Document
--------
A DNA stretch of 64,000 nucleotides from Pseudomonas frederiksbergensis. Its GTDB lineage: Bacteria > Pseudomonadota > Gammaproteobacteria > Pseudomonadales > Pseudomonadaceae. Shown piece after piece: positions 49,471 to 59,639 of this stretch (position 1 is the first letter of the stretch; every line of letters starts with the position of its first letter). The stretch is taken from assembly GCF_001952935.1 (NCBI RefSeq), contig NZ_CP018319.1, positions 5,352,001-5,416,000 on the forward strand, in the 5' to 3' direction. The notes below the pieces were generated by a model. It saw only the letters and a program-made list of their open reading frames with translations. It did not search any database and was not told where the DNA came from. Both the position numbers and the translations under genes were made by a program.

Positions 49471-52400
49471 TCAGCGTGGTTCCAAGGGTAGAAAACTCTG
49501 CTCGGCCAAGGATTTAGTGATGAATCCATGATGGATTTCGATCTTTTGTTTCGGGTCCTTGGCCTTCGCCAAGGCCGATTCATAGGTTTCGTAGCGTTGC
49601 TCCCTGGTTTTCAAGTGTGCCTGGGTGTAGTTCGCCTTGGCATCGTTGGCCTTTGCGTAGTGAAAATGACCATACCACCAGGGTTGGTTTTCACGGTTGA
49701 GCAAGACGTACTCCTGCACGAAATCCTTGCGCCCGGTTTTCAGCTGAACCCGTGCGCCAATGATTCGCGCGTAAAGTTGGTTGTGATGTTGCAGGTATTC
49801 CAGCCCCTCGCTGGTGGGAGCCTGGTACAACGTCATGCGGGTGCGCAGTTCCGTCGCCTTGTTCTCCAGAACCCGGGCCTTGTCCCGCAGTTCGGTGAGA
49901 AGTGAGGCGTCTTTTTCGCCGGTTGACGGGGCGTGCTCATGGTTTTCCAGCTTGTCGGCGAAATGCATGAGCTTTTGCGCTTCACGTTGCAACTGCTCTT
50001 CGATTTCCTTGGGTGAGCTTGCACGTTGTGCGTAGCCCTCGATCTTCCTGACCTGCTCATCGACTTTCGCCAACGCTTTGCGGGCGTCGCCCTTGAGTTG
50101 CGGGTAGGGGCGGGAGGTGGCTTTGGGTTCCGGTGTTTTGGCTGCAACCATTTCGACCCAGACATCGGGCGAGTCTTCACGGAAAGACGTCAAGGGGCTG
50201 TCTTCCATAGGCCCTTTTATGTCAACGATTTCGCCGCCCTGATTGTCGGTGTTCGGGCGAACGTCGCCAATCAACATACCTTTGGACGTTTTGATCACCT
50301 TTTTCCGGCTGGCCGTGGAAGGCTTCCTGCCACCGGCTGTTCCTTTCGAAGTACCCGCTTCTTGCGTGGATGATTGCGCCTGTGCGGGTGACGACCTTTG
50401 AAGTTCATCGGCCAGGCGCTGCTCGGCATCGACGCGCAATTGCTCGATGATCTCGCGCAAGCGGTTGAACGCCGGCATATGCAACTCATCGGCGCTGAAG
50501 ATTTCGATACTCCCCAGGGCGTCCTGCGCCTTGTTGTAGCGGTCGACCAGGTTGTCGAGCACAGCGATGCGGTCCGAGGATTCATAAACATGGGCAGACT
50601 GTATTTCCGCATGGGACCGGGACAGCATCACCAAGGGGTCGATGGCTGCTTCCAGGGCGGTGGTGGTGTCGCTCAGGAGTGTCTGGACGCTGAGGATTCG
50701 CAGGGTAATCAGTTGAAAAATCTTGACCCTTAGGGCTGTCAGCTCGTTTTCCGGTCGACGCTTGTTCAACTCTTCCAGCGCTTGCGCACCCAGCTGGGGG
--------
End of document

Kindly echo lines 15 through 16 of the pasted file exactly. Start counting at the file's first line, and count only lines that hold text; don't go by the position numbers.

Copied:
50601 GTATTTCCGCATGGGACCGGGACAGCATCACCAAGGGGTCGATGGCTGCTTCCAGGGCGGTGGTGGTGTCGCTCAGGAGTGTCTGGACGCTGAGGATTCG
50701 CAGGGTAATCAGTTGAAAAATCTTGACCCTTAGGGCTGTCAGCTCGTTTTCCGGTCGACGCTTGTTCAACTCTTCCAGCGCTTGCGCACCCAGCTGGGGG